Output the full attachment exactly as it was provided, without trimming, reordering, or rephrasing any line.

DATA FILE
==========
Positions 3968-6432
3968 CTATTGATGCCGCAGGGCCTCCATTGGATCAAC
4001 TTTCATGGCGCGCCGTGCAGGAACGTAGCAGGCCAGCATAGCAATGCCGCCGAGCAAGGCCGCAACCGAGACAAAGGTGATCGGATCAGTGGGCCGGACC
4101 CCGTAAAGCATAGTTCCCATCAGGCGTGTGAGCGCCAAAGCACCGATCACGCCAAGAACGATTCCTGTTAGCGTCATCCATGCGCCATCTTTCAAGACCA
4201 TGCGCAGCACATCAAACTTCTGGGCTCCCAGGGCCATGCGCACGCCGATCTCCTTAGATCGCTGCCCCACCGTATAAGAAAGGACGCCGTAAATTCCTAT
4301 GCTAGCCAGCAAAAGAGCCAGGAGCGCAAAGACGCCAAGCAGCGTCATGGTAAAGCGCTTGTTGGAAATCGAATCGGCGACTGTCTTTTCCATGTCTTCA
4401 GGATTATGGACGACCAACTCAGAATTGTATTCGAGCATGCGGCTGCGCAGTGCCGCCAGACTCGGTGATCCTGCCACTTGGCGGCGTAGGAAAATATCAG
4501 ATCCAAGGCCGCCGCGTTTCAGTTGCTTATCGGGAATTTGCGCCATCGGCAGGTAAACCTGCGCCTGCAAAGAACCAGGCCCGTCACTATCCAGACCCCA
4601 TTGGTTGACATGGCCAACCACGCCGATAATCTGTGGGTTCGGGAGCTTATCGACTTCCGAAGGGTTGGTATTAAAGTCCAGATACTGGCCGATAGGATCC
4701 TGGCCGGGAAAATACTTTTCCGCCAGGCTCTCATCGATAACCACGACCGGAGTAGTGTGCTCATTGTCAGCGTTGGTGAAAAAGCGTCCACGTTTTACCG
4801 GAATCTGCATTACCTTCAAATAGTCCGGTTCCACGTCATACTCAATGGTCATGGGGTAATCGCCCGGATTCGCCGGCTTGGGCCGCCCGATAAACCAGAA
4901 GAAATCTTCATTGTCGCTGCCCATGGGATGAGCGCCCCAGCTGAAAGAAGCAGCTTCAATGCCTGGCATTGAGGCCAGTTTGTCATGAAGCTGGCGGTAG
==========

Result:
Positions 3968-6432
3968 CTATTGATGCCGCAGGGCCTCCATTGGATCAAC
4001 TTTCATGGCGCGCCGTGCAGGAACGTAGCAGGCCAGCATAGCAATGCCGCCGAGCAAGGCCGCAACCGAGACAAAGGTGATCGGATCAGTGGGCCGGACC
4101 CCGTAAAGCATAGTTCCCATCAGGCGTGTGAGCGCCAAAGCACCGATCACGCCAAGAACGATTCCTGTTAGCGTCATCCATGCGCCATCTTTCAAGACCA
4201 TGCGCAGCACATCAAACTTCTGGGCTCCCAGGGCCATGCGCACGCCGATCTCCTTAGATCGCTGCCCCACCGTATAAGAAAGGACGCCGTAAATTCCTAT
4301 GCTAGCCAGCAAAAGAGCCAGGAGCGCAAAGACGCCAAGCAGCGTCATGGTAAAGCGCTTGTTGGAAATCGAATCGGCGACTGTCTTTTCCATGTCTTCA
4401 GGATTATGGACGACCAACTCAGAATTGTATTCGAGCATGCGGCTGCGCAGTGCCGCCAGACTCGGTGATCCTGCCACTTGGCGGCGTAGGAAAATATCAG
4501 ATCCAAGGCCGCCGCGTTTCAGTTGCTTATCGGGAATTTGCGCCATCGGCAGGTAAACCTGCGCCTGCAAAGAACCAGGCCCGTCACTATCCAGACCCCA
4601 TTGGTTGACATGGCCAACCACGCCGATAATCTGTGGGTTCGGGAGCTTATCGACTTCCGAAGGGTTGGTATTAAAGTCCAGATACTGGCCGATAGGATCC
4701 TGGCCGGGAAAATACTTTTCCGCCAGGCTCTCATCGATAACCACGACCGGAGTAGTGTGCTCATTGTCAGCGTTGGTGAAAAAGCGTCCACGTTTTACCG
4801 GAATCTGCATTACCTTCAAATAGTCCGGTTCCACGTCATACTCAATGGTCATGGGGTAATCGCCCGGATTCGCCGGCTTGGGCCGCCCGATAAACCAGAA
4901 GAAATCTTCATTGTCGCTGCCCATGGGATGAGCGCCCCAGCTGAAAGAAGCAGCTTCAATGCCTGGCATTGAGGCCAGTTTGTCATGAAGCTGGCGGTAG